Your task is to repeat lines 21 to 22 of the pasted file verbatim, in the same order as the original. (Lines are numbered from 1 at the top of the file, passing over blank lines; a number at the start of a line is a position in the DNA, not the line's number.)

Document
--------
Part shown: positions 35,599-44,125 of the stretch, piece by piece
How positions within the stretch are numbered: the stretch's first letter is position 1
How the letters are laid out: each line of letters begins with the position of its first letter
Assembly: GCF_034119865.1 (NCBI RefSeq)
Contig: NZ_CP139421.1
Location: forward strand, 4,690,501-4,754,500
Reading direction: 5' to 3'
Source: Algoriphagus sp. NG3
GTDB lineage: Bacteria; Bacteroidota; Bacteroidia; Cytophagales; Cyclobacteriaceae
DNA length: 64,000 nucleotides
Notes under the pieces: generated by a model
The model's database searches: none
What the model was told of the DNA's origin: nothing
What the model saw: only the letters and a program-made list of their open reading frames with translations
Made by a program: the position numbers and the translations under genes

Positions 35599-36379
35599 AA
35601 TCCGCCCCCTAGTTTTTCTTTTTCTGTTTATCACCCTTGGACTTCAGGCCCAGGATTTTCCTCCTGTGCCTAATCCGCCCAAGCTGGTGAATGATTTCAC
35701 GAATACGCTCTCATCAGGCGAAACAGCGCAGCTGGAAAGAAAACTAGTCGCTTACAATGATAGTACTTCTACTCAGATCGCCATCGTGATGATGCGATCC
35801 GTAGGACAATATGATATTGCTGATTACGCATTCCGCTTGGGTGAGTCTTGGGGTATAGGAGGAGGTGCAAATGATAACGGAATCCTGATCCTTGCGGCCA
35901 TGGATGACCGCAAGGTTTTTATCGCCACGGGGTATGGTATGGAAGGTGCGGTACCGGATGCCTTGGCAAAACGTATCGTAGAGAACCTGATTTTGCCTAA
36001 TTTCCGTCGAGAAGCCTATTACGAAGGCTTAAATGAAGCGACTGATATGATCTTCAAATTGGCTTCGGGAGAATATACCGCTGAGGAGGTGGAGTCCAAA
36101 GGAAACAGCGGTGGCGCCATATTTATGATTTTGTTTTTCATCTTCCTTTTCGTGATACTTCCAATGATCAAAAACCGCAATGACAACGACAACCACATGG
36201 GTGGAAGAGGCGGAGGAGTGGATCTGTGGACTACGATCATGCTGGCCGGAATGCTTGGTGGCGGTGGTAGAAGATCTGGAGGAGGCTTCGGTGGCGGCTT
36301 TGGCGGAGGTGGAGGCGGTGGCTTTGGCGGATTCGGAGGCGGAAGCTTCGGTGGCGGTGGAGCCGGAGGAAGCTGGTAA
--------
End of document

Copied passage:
35901 TGGATGACCGCAAGGTTTTTATCGCCACGGGGTATGGTATGGAAGGTGCGGTACCGGATGCCTTGGCAAAACGTATCGTAGAGAACCTGATTTTGCCTAA
36001 TTTCCGTCGAGAAGCCTATTACGAAGGCTTAAATGAAGCGACTGATATGATCTTCAAATTGGCTTCGGGAGAATATACCGCTGAGGAGGTGGAGTCCAAA